An Iowa State University study delved into what people are actually looking at during Zoom and Webex meetings.
Joey George, an ISU professor of information systems and business analytics, says they used eye-tracking technology to find participants -did- pay attention to whoever was speaking during video conferences, but they looked off-screen frequently and for long periods.
“We don’t know exactly what was going on in their heads,” George says. “We just know that for whatever reason they were disengaged from looking at the screen for about a third of the time.” Anyone who’s been on a video conference knows they can use the camera like a mirror, but shouldn’t do so during a call. Still, the study found women looked at themselves during video conferences twice as often as men.
“Women are much more conscious of how they look and they actually use that image of themselves in the meetings to make sure that their hair is right and their makeup is right and the clothing is all right,” George says, “and men apparently just don’t care as much.”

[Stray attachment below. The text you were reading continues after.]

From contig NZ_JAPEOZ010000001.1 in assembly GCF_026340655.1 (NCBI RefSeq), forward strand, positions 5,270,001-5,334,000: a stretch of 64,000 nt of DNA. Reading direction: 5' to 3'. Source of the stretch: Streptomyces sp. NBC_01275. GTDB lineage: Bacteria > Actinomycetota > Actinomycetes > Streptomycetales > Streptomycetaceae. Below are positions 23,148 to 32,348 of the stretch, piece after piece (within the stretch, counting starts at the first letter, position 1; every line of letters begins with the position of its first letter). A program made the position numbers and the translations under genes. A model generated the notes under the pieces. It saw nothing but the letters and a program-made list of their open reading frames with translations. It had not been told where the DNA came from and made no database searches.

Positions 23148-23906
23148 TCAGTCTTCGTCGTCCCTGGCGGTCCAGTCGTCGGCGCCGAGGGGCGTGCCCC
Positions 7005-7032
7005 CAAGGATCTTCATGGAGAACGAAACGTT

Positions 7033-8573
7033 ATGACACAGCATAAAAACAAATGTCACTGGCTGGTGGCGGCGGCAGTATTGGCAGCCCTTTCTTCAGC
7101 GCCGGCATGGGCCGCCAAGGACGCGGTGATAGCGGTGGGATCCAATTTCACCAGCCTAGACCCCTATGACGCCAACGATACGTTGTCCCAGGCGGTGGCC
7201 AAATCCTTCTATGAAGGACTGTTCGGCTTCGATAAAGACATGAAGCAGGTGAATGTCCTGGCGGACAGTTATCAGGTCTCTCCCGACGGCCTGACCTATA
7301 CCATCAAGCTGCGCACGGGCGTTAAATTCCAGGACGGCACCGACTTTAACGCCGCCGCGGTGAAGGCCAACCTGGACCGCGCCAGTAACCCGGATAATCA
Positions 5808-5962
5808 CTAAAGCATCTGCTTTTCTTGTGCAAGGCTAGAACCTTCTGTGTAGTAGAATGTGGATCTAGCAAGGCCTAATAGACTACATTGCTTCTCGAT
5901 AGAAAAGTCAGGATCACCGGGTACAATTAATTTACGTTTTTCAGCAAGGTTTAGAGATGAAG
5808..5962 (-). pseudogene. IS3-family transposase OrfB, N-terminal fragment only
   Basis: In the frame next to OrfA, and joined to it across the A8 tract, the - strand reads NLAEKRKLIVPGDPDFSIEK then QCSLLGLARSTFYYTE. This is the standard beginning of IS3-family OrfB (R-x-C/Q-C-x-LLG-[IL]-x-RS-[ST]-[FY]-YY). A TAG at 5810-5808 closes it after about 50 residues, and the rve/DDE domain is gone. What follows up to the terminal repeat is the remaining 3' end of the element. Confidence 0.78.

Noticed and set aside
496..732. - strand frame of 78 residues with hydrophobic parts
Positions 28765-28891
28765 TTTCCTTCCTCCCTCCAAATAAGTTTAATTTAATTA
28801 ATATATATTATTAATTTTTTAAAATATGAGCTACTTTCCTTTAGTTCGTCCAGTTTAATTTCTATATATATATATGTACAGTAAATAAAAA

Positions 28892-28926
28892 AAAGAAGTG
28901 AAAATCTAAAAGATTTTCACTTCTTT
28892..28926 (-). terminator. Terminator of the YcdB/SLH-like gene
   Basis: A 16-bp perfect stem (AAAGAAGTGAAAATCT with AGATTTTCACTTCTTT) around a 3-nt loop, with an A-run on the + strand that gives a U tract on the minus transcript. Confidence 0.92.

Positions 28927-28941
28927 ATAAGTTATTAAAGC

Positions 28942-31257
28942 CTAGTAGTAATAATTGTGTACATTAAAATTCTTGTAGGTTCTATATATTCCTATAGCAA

One of George’s personal pet peeves is people eating during a video call, so one of the distractions they used in the study was people munching on snacks or moving the camera to change the background.
“We found that everybody noticed the distractions but they really didn’t pay attention to them for very long,” George says. “They saw them, they registered them and within a couple of seconds, they went back to the meeting. I guess that’s kind of good news that the distractions are noticed but they just don’t become something that’s a major concern.”
The technology for video calling was around long before the pandemic, but George believes Zoom and similar programs will most certainly continue to be popular well after COVID is a distant memory.
“It’s not going to be the only game in town anymore,” George says. “People really like the personal contact, but I think it’s here to stay.”He says one goal of the study was to help people avoid distractions and to inform the future design of video conferencing.
George is launching another study this spring using the same eye-tracking tech to discover what aspects of social media posts people focus on when they are trying to determine if a post is true or contains misinformation.